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ALLERGY PROBLEMS! Does it matter...

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ALLERGY PROBLEMS! Does it matter...
Answer
12/29/11 3:29 PM
...where I follow the breath?

I have been struggling with the fact that following the breath at the nostrils has been made problematical by an allergy to my girlfriend's cat. My sinuses get so congested sometimes it gets impossible to breath in and out of my nostrils. For instance, I set aside two hours to mediate today and it was completely derailed by my being totally congested. I started using nasal decongestion spray about ten days ago but I can't keep using that crap and threw it out today. It is highly addictive, bad for the nostril membranes, etc. I am probably in a nasal spray rebound congestion right now, and my sinuses will probably recover somewhat in a few days, but it just sucks that I should throw away a whole day of mediation just because of allegry, a cold, etc. I bought some saline spray but as of right now it hasn't done anything.

Can I just start following the breath at my lips? You know, create an anapana spot right at the opening of my mouth? The object of my meditation has up to this point been the breath at the anapana spot at the nostrils. Is watching the breath at the nostrils somehow fundamentally better than other spots (e.g. the mouth, the stomach, etc.) since soooo many mediation teachers seem to recommend the nostrils. Or should I just find a solution to the congestion problem and keep watching it at the nostrils.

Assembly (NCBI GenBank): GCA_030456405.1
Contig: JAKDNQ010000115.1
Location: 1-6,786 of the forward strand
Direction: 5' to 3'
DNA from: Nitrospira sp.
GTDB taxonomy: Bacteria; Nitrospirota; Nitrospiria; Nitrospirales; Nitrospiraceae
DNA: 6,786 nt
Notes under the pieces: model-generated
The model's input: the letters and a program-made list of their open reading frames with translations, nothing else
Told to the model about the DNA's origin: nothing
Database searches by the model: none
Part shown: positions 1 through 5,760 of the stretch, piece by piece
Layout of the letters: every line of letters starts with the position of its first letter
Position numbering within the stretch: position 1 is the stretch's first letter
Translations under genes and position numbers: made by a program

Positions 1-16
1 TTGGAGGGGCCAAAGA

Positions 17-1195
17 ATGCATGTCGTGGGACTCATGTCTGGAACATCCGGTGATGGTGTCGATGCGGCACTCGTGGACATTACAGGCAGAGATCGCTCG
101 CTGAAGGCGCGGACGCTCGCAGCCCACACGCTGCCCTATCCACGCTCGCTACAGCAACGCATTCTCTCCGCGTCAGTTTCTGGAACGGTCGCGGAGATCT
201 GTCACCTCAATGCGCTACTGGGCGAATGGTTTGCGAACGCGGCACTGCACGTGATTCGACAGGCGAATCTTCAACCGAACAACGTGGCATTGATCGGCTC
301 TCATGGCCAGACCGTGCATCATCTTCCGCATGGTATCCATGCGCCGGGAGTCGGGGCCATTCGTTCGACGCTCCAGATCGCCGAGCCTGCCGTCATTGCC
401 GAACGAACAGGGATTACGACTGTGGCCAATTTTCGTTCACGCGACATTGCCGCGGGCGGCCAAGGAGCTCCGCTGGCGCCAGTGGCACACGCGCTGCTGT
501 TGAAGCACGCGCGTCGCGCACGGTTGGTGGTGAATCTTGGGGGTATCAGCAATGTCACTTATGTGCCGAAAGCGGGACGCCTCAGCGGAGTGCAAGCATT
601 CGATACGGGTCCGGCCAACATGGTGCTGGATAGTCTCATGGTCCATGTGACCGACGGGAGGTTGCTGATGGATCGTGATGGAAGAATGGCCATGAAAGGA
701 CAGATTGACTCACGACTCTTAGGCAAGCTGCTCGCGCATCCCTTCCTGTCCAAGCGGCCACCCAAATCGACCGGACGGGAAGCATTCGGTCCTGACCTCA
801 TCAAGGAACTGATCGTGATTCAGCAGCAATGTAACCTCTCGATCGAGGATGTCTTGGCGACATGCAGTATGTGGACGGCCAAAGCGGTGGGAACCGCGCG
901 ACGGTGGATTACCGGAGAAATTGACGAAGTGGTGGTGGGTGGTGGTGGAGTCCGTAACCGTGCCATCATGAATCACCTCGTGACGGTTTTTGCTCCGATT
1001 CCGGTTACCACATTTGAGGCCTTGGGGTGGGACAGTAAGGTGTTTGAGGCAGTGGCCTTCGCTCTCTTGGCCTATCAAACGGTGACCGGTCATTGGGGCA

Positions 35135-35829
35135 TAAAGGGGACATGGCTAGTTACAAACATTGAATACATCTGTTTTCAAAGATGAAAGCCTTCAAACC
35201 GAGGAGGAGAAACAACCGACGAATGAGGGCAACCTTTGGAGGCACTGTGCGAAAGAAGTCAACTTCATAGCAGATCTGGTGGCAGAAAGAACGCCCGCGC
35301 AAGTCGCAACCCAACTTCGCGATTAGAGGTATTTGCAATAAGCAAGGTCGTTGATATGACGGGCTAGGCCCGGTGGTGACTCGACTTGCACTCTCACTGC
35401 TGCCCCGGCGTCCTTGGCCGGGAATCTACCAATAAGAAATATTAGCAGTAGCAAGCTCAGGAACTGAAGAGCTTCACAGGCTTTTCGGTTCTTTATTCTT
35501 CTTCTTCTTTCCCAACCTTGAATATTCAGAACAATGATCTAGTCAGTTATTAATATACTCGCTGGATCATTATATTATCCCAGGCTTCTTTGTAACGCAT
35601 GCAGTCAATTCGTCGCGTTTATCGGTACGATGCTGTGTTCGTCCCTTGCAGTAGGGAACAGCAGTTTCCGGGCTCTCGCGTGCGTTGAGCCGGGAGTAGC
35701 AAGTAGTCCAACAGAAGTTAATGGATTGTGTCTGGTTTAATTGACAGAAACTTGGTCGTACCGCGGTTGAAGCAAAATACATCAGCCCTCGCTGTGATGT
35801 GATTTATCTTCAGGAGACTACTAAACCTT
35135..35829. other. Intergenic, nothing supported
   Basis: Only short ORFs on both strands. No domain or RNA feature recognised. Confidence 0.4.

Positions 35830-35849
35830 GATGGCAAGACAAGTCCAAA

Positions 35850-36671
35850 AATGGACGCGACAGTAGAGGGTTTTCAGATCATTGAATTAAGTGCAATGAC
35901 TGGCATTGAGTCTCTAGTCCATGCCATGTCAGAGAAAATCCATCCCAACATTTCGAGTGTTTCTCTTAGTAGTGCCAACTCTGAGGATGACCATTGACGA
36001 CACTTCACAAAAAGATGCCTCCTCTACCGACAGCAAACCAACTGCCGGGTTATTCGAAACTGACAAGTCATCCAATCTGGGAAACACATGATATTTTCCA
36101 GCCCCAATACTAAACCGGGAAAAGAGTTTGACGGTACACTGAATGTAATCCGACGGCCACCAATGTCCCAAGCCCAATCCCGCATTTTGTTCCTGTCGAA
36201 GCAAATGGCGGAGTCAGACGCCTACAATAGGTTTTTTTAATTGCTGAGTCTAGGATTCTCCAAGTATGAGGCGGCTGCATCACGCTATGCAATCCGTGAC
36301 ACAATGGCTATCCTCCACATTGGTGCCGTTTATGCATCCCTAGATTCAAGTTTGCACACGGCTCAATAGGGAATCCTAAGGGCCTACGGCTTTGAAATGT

Any meditators out there also have allergies? What have you done/what do you do?

Or maybe instead of flip flopping the focus of my concentration to different objects of concentration, in the event I get super congested, maybe I should just switch to shinkantaza until such time that I have recovered my ability to breath through my nostrils, and then return to observing the breath at the nostrils...

RE: ALLERGY PROBLEMS! Does it matter...
Answer
12/29/11 4:12 PM as a reply to Alan Smithee.
MN: 18. "Breathing in long, he understands: 'I breathe in long'; or breathing out long, he understands: 'I breathe out long..' Breathing in short, he understands: 'I breathe in short'; or breathing out short, he understands: 'I breathe out short.' He trains thus: 'I shall breathe in experiencing the whole body [of breath]'; he trains thus: 'I shall breathe out experiencing the whole body [of breath].'

BV: Now, let’s back up just a little bit. He understands when he’s breathing in and he understands when he’s breathing out. That doesn’t mean focusing on any one place. Ninety five percent of the people that practice mindfulness of breathing, put their attention at their nostril tip, and focus their attention there, but clearly, you have never heard me say the word “nose” in the directions, because it’s not here. It’s knowing when you breath in, and knowing when you breath out. Not focusing on any one place, but if you want to put your attention on one place, it doesn’t matter, just don’t focus your mind there. Now the, breathing in or breathing out experiencing the whole body [of breath] means: when you breath in, you know when you breath in. You see the start of it, you see the end of it. When you breath out, you know when you breath out. You see the start of the out-breath, and the end of it, that’s all that means.